Monday, November 07, 2011

Reviewing the Mail: Week of 11/5

I've got something to admit: most of the books I've been writing about here, every Monday morning for the past few years, didn't actually come in "the mail" -- they arrived by various private carriers, from DHL to FedEx to those guys in brown. (Oh, sure, a few of them did come in mail trucks, but that's a small fraction.)

But "Reviewing the Variously-Sourced Packages" just doesn't have the ring to it that I'm looking for, so this post will keep its name, even if that's slightly inaccurate.

Speaking of inaccuracies, what I'm about to tell you concerning these books might not be the absolute truth. Oh, I'm going to try to get it all right, but I haven't read any of these books yet, and it's entirely possible that I'll trip up somehow. If I do, I'm sure someone will gloat loudly in comments, so you have that to look forward to. But you're probably here to find out about new books, so let's have a look at this pile to my immediate left:

Princess Knight, Part One collects the first half of a well-known Osamu Tezuka manga series from the mid-'50s (as revised and re-serialized in the mid-'60s), about a princess born with two hearts -- male and female -- who thus is both an expert fencer and gorgeous. I've never read this one -- and I'm more familiar with Tezuka's later work, aimed more squarely at adult audiences -- but it looks like swashbuckling fun, with a side order of gender comedy. Vertical published this first volume last week -- and the second half of the story will be coming next month.

DAW will publish its usual three mass-market paperbacks in the month of December, and those are:
  • Under the Vale, edited by -- who else? -- Mercedes Lackey, with seventeen new stories of those magical talking horsies and their buddies (I kid), from Tanya Huff, Fiona Patton, Rosemary Edghill, Elisabeth Waters, and Lackey herself with Larry Dixon.
  • Human for a Day is the monthly Tekno Books anthology -- this time with sixteen original stories (from Jay Lake, Seanan McGuire, Anton Strout, Tanith Lee, Jim C. Hines, and others) about "what it means to be human" -- edited by the late Martin H. Gerrnberg and Jennifer Brozek.
  • And then there's Gini Koch's Alien Proliferation, fourth in a romantic-comedy SF series about a CIA agent, her alien now-husband, and various dangerous complications.
Autumn: Disintegration is the third (of four) novels in a zombie series by David Moody; it was originally self-published (along with a slew of other Moody horror books that are coming out really quickly), but is being reprinted by one of those old-fashioned real publishers, Thomas Dunne Books (part of St. Martin's Press), this month. It's a zombie novel, so don't expect me to read it or say anything positive about it.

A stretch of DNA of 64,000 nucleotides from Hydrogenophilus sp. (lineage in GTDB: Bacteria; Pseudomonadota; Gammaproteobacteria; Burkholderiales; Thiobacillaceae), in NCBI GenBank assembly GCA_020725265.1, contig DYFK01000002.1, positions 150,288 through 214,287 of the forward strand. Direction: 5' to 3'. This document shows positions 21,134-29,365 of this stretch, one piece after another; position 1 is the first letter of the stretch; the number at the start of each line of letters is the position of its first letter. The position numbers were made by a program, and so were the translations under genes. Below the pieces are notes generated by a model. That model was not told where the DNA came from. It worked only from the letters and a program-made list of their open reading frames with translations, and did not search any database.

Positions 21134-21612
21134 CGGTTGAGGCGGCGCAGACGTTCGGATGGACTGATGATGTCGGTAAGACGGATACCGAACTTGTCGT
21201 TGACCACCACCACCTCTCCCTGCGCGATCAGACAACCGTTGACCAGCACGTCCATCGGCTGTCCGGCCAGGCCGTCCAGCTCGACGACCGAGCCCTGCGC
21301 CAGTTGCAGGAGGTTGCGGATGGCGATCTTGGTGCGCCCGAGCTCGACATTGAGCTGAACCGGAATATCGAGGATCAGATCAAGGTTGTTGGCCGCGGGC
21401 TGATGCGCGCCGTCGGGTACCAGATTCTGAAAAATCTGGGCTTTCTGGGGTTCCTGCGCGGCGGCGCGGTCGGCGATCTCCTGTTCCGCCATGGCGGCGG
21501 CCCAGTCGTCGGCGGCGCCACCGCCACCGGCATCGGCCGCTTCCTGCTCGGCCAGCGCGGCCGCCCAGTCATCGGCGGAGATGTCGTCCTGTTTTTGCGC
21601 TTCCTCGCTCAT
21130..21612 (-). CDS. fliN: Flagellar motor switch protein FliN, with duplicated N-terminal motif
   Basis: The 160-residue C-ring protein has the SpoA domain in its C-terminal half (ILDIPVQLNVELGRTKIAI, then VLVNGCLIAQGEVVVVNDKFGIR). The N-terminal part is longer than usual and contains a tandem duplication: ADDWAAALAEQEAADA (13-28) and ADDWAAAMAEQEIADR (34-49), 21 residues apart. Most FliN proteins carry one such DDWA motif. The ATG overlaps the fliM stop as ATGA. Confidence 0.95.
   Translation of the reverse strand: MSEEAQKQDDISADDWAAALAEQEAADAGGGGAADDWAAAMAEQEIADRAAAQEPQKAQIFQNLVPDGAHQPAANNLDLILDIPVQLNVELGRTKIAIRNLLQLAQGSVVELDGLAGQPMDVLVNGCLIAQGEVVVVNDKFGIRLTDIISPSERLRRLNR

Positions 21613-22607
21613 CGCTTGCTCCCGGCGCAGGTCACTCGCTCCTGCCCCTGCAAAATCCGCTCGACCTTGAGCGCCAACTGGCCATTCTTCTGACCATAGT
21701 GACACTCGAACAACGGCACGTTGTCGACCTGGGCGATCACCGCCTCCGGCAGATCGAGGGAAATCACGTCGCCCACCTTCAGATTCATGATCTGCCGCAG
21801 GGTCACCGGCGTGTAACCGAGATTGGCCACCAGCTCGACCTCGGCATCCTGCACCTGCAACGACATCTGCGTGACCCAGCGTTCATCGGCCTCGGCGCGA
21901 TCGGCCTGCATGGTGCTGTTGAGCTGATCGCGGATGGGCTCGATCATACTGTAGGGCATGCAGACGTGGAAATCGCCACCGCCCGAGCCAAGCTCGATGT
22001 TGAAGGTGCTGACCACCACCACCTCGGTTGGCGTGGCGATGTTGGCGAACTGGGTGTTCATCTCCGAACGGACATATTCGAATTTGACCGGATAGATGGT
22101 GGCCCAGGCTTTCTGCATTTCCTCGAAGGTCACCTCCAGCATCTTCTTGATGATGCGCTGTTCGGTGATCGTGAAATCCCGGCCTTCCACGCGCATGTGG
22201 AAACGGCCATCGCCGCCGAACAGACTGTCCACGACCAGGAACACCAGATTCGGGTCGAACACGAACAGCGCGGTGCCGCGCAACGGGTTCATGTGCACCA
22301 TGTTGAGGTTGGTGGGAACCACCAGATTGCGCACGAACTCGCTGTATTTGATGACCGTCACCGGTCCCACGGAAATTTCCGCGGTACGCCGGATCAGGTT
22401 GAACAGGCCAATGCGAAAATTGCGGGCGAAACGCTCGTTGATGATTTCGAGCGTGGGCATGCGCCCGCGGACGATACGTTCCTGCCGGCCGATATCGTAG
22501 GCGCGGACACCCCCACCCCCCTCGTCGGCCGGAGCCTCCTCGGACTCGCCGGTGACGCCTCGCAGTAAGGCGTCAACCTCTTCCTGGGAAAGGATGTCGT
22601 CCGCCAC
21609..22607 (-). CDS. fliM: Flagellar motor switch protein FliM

Stands a Shadow is the second novel by epic fantasy writer Col Buchanan, and, as fate would have it, it is the second book in the series ("The Heart of the World") that began in that first novel, Farlander. It's the kind of book that has a Holy Matriarch, Free Ports, a fortress city called Bar-Khos, and a Roshun assassin named Ash -- if you like that sort of thing, this looks just like the sort of thing that you'll like. It's a Tor hardcover in November.

Also from Tor in hardcover in November, also in a big fantasy series (fourth in "The Imager Portfolio"), but from a writer who's been around slightly longer, is Scholar, the new L.E. Modesitt, Jr. novel. This is the fourth in the series, but it seems to be a distant prequel, set hundreds of years earlier.

I'm pretty sure I read and enjoyed Yves Menard's first novel in English, The Book of Knights -- it came out in my book-club days, when I had people reading books for me and I read bits of dozens of books a month, so I can be a bit fuzzy sometimes -- so I'm happy to see another one, the multiple-universe fantasy novel Chrysanthe, in which a young woman learns that her entire life is a lie, that she's the true heir to the titular fantasy kingdom, and (of course) heads home to take what is rightfully hers. It's coming from Tor as a hardcover in March.

To change gears entirely, Mush!: Sled Dogs with Issues is a graphic novel about (yes!) sled dogs, who talk to each other and have complicated internal lives and conflicts like any workplace. It's written by Glenn Eichler -- a TV writer whose previous graphic novel was Stuffed! (my review) -- with art from Joe Infurnari, whose name I know, though I'm not sure from what. This is coming from First Second in December, just in time for the big dog-racing season for those of you who live in very snowy places.

Also from First Second is The Silence of Our Friends, which looks much more serious: it's a story of the civil-rights era 1960s, written by two comics-connected friends (who don't seem to have written comics before), Mark Long and Jim Demonakos, with art from the excellent Nate Powell. (Powell's Swallow Me Whole -- see my review -- was one of the very best books of any kind of 2008, and his new Any Empire -- also see my review -- is also quite good.) This one is coming in January.

Last for this week is Jasper Kent's The Third Section, the third novel -- after Twelve and Thirteen Years Later -- in his giant vampires-in-19th-century-Russian-history series. (I have to admit that I haven't read these, but they look really good.) This one brings the story up to 1855 and the Crimean War, and it's a trade paperback from Pyr that was just published at the end of October.

1 comment:

Paul D said...

I thought Farlander was actually quite good. A guild of assassins sounds pretty cliched, but he sets them up in an interesting way. The end was good too.

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